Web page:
Cairn Energy says it is convinced oil and gas can be found in the Arctic waters off Greenland's western coast, even though it not found any commercial deposits to date.
The Scottish exploration company is planning to drill four exploratory wells this summer in Davis Strait and Baffin Bay, but it has already abandoned one of its wells after finding it was dry.
David Nisbet, Cairn Energy's head of group corporate affairs, said the company still plans to drill the three other wells this summer.
"We believe somebody will find hydrocarbons [in] offshore Greenland. We obviously hope it is in our drilling campaign," Nisbet told CBC News.
"At the very beginning, we said we would aim to spend roughly about a billion dollars, and then to drill as many wells as we could with that."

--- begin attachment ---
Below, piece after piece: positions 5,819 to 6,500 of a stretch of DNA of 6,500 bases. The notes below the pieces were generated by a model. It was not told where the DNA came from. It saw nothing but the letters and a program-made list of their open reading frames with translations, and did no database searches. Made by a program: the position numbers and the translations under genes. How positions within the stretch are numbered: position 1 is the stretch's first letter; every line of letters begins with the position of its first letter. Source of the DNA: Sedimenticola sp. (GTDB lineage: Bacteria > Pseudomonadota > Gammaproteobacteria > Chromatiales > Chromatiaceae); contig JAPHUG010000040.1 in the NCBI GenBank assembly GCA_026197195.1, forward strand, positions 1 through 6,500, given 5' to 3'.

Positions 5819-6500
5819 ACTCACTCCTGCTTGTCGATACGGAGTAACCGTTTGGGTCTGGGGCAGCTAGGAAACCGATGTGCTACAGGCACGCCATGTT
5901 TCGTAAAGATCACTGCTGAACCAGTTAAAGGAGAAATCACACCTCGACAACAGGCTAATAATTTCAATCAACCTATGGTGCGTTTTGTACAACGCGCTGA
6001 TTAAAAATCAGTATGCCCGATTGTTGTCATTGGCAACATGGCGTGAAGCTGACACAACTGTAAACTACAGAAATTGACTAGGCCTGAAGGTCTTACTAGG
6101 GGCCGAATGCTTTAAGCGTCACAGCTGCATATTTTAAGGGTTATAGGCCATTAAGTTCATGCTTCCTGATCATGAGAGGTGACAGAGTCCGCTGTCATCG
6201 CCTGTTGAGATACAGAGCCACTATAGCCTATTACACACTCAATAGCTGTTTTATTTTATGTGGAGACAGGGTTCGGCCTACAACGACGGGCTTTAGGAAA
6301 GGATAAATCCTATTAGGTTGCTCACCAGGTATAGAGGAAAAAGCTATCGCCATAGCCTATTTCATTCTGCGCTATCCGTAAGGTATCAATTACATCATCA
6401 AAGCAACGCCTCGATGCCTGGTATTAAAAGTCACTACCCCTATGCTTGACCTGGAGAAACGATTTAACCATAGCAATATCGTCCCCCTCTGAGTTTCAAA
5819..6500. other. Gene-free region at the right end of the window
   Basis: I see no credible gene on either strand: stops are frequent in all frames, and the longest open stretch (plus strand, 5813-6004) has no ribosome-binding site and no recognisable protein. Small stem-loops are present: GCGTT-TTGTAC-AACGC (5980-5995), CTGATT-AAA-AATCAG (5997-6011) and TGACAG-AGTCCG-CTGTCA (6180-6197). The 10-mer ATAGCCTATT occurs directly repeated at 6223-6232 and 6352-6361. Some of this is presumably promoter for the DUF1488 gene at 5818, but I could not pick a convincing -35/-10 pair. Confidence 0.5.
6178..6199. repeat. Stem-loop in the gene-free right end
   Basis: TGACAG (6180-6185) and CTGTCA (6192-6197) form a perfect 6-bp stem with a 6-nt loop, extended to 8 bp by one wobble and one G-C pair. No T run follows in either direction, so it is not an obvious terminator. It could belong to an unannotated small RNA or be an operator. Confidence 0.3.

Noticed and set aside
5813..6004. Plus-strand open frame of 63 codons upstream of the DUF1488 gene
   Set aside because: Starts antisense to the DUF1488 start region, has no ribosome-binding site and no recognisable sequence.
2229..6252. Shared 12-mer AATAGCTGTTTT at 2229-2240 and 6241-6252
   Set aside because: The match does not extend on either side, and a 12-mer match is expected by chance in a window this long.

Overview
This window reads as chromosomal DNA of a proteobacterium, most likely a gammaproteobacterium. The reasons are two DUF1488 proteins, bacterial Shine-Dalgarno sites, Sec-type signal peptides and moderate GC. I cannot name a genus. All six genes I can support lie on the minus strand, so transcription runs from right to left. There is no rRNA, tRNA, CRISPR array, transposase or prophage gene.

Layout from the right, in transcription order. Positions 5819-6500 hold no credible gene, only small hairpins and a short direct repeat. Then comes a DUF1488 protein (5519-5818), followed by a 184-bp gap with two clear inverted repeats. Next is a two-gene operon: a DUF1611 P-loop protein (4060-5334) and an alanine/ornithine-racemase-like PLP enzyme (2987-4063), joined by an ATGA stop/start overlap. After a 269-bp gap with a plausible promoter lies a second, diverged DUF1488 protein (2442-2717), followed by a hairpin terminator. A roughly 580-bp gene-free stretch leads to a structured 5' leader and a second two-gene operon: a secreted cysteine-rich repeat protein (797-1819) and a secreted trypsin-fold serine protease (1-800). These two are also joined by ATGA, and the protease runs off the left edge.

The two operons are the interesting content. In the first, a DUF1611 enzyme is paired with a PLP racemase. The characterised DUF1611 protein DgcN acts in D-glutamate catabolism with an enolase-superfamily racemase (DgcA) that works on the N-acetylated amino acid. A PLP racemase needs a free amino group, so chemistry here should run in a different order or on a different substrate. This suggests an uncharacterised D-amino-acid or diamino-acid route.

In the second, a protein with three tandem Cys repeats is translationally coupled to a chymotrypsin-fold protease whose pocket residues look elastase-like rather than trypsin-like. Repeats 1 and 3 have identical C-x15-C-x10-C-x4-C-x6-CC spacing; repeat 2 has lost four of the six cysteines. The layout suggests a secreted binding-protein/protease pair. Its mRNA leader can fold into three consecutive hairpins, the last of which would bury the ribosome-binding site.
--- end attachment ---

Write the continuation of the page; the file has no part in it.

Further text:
Cairn Energy has moved its exploration rigs north in Baffin Bay, where it will drill two more wells before moving back south to drill another well this fall.
The company found some oil or gas resources beneath the seafloor last summer, but it was not enough to constitute a commercial discovery.
While Cairn Energy is staying optimistic, the company's stock price dropped dramatically in the past week.
Nathan Piper, an energy analyst with RBC Capital Markets, said investors are hesitant to get involved during uncertain economic times in ventures such as Cairn Energy and Tullow Oil, a British exploration company.
"Whether it's Cairn or Tullow, or indeed any of the stocks within our universe — including some of the ones on the TSX — investors are leaving those stocks and going to more solid names," he said.
Piper added that Cairn Energy is under pressure to succeed, since it has committed a lot of money in its Greenland venture.
"We continue to be optimistic about the opportunities that are there in Greenland," Nisbet said. "But we're fully aware that it is exploration, it is frontier exploration, and with that comes different expectations," he said.